Home Back Issues October 2010 Conflict swirls around gold mining

Conflict swirls around gold mining

| Print |  Email
Articles - October 2010
Tuesday, September 28, 2010
1010_ATS16
The Chetco River is the site of a battle over gold dredging operations. // PHOTO COURTESY OF FRIENDS OF THE KALMIOPSOS
A long-simmering conflict over individual versus public rights has converged on the banks of the rivers of southwest Oregon, stirring resentment between gold miners and environmentalists. In question is whether suction dredging poses a threat to river wildlife and if the long-standing individual right to mine in the state should be amended.

Suction dredging is a mining technique by which riverbed gravel is removed by a gas-powered machine, sifted for bits of gold, and released back into the river. Both sides cite conflicting evidence as to whether it is harmful to wildlife in river habitats. U.S. Forest Service geologist Greg Visconty, based in Portland, says the high price of gold (about $1,200 an ounce) in addition to a temporary ban on suction dredging in California is driving the increase in mining in the Rogue, Chetco and Illinois rivers. According to the Oregon Department of Environmental Quality, dredging permits in the state rose from 934 in 2009 to 1,205 this year.

The general mining act of 1872 establishes the individual right to mine. The anti-mining contingent is trying to protect the rivers by stopping further mining claims. The Forest Service, trying to accommodate both sides, has restricted dredging equipment size to reduce potential harm.

The most contentious point right now is how much mining can be done under current laws, which allow mining in wilderness areas if the claim was awarded before any wilderness protection. Most miners mine recreationally or for supplemental income. Robert Stumbo, owner of the Armadillo Mining Shop in Grants Pass, says most of his clientele are struggling to make ends meet in a county with high unemployment.

But Seattle developer David Rutan’s company, Chetco River Mining and Exploration, has bigger plans for its claims on the Chetco. Chetco River Mining has built a group of cabins on the Little Chetco River to attract prospector-tourists and proposes to commercially mine one of its claims in the Kalmiopsis wilderness area. Rutan’s plans have environmentalists up in arms. “He can’t do this legally,” Pete Frost of the Western Environmental Law Center of Eugene says of Rutan’s proposal. 

“It’s not an antiquated law, it’s been updated several times,” Rutan says of the 1872 mining law’s legitimacy. “The law speaks for itself.”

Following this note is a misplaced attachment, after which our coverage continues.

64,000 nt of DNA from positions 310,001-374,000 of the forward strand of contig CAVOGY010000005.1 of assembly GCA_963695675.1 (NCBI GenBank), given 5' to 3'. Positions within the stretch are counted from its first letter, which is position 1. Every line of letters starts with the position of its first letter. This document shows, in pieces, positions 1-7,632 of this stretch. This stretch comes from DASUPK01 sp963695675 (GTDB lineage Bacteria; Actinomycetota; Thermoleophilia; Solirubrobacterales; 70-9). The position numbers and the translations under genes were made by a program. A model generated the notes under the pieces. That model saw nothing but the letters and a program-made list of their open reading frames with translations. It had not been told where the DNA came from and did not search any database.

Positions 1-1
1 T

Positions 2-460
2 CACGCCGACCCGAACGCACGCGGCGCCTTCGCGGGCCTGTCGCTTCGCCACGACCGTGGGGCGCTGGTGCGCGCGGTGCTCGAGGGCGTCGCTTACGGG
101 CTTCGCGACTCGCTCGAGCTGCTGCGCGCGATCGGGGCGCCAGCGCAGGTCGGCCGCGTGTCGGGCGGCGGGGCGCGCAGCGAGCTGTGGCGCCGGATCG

The Forest Service currently is assessing Rutan’s claim in the Kalmiopsis. If the claim is deemed profitable and was filed before the Oregon Wilderness Act of 1984, Rutan will have the right to mine.

“Whether it takes five or 10 years, we’ll get it through,” Rutan says. “It’s immaterial how long it takes or how much it costs.”
PETER BELAND
 

More Articles

Reimagining education to solve Oregon's student debt and underemployment problems

News
Thursday, November 13, 2014
carsonstudentdept-thumbBY RYAN CARSON | OP-ED CONTRIBUTOR

How do we skill up our future technology workforce in a smart way to take advantage of these high-paying jobs? The answer shouldn’t focus only on helping people get a bachelor’s degree.


Read more...

October surprise

News
Sunday, October 12, 2014
roundup-logo-thumb-14BY LINDA BAKER

Cylvia Hayes, tabloid vs. watchdog journalism and the looming threat of a Cascadia earthquake.


Read more...

Revenge Forestry

November/December 2014
Tuesday, October 14, 2014
BY JONATHAN FROCHTZWAJG

A flare-up in the Elliott Forest raises questions about détente in Oregon’s timber wars.


Read more...

Healthcare Perspective

November/December 2014
Wednesday, October 22, 2014
BY KIM MOORE

A conversation with Majd El-Azma, president and CEO of LifeWise Health Plan of Oregon, followed by the Healthcare Powerlist.


Read more...

The clean fuels opportunity

News
Monday, November 10, 2014
111014-dirtyfuel-thumbBY KIM MOORE | OB RESEARCH EDITOR

A market for low-carbon transportation fuels has a chance to flourish in Oregon if regulators adopt the second phase of the state’s Clean Fuels Program.


Read more...

I Know How You Feel

November/December 2014
Wednesday, October 22, 2014
BY JESSICA RIDGWAY

Most smartphones come equipped with speech recognition systems like Siri or Cortana that are capable of understanding the human voice and putting words into actions. But what if smartphones could do more? What if smartphones could register feeling?


Read more...

Two Sides of the Coin

Contributed Blogs
Wednesday, October 22, 2014
22 twosidesBY JASON NORRIS

Historically, when the leaves fall, so do the markets. This year, earnings, Europe, energy and Ebola have in common? Beyond alliteration, they are four factors that the investors are pointing to for this year’s seasonal volatility.


Read more...
Oregon Business magazinetitle-sponsored-links-02
SPONSORED LINKS